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Returning to School as a Veteran? Strategies For a Smooth Transition

By Brad Krause


​As a veteran transitioning to civilian life, you have many adjustments to make. Used to military experiences, it can be challenging to adapt to civilian life back at home. Often, veterans decide to go back to school or earn an online degree to build upon the skills they learned in the military — and combining your experience with education can be a valuable asset.


When considering going back to school as a veteran, it is essential to regard different aspects of your education, your goals, and the institutions you're thinking of applying to. You can use various tools and resources online that help you explore and research your options, related services, and other information you may need. According to various surveys, certain strategies can help veterans as they go back to school, and here are some of the best ones brought to you byVFW Post 8058:


Set Goals


Setting goals is a vital part of life — and the college application process — as it can guide you in the decisions you'll eventually make in terms of your education. Rather than applying to college and then determining your goals, it's a smart move to define your goals before you get too far along in the process.


Search for Colleges With a Veteran Population


As you begin searching for colleges, consider schools with a veteran population. A veteran student presence in the college usually means the school has a veteran's office or veteran's administrator, which means there are various resources you are eligible for. Having veterans on campus also means that the professors are accustomed to veteran students and their needs.


Consider Getting an Online Degree


Online programs may help applicants earn their degrees in less time than the average two- or four-year coursework. These programs are also ideal for veterans who want to study business, marketing, engineering, management, and other degree options available. Such degrees help students develop a plethora of skills while learning how to be self-aware, self-assess, lead, and develop relationships.


​For many learners, the main benefit of online learning involves scheduling flexibility. An online degree program ensures you enjoy lower total costs while receiving the same education — students can save time by eliminating the commute and money on textbooks. With the chance to study anywhere, online students can complete their courses in an environment that suits them best. Moreover, online learners have significant advantages of online classes regarding career advancement: a degree qualifies you for a rise. Some companies even reserve management-level positions for employees who have a bachelor's or master's degree.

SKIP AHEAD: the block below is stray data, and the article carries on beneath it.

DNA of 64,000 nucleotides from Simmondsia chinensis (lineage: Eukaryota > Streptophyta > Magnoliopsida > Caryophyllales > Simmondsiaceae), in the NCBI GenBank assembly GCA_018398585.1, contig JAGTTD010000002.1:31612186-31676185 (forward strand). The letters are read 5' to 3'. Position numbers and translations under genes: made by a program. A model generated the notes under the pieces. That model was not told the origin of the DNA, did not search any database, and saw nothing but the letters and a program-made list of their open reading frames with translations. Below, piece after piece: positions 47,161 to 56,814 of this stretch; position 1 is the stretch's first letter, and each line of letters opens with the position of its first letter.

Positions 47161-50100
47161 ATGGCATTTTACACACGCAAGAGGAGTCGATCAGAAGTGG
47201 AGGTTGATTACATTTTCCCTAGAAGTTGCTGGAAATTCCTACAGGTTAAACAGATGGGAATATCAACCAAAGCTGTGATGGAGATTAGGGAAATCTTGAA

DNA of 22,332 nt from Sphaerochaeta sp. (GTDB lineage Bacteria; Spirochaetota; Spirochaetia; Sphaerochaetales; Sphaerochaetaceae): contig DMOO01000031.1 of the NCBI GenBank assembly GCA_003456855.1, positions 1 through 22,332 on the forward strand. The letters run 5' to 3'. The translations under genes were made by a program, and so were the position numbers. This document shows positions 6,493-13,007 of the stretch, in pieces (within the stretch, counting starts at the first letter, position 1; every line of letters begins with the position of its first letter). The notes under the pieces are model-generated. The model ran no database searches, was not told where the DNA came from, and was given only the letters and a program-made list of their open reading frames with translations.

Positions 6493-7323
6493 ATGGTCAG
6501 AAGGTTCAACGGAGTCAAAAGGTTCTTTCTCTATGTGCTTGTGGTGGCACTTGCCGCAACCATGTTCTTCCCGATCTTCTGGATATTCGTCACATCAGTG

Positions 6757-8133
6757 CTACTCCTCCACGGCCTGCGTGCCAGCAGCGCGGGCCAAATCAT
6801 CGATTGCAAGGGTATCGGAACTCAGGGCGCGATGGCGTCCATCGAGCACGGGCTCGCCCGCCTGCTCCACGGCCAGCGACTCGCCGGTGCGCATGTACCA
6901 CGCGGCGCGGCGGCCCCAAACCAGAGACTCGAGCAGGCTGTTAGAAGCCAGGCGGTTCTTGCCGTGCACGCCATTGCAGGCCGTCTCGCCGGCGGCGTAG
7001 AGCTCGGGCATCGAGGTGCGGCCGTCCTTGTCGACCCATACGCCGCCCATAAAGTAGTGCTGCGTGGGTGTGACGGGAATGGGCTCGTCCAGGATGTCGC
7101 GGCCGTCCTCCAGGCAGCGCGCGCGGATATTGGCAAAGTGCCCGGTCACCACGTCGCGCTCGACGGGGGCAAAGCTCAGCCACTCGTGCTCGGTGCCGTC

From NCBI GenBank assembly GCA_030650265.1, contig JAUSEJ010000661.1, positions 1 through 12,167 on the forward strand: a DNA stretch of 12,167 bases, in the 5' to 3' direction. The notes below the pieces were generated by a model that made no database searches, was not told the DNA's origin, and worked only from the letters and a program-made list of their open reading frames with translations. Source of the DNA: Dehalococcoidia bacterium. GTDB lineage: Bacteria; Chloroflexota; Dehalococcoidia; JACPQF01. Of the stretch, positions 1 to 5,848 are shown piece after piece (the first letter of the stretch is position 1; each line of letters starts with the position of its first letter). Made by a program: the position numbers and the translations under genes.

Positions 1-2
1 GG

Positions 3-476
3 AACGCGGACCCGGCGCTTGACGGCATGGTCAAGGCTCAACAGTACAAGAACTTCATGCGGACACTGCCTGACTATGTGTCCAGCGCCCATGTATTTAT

Understand Your Benefits


The Post-9/11 GI Bill and Yellow Ribbon Program allow veterans to receive substantial education benefits for their service. The funding you can get will depend on a few aspects, such as when you served and the length of time spent in the military. A veteran service officer or a student financial advisor can help you understand and apply to get your benefits. Other benefits you can be eligible for include VA Disability Compensation​, VET TEC program​, and more.




Although many college students think that networking is something to consider as they approach graduation, you should begin networking as soon as possible. This is one of the most critical steps that a learner can take to further their career. As much as 80 percent of companies' new hires come from employee referrals, so you get how important networking is.


You Have What It Takes


Starting a new career as an ex-military college graduate doesn't start at graduation. It doesn't even start with attending courses or even with applying to your school. It starts when you decide that pursuing a college education — whether in person or through an online degree program — is the right choice for you. The process is not always easy, but you are more than qualified to get through it, thanks to your military background.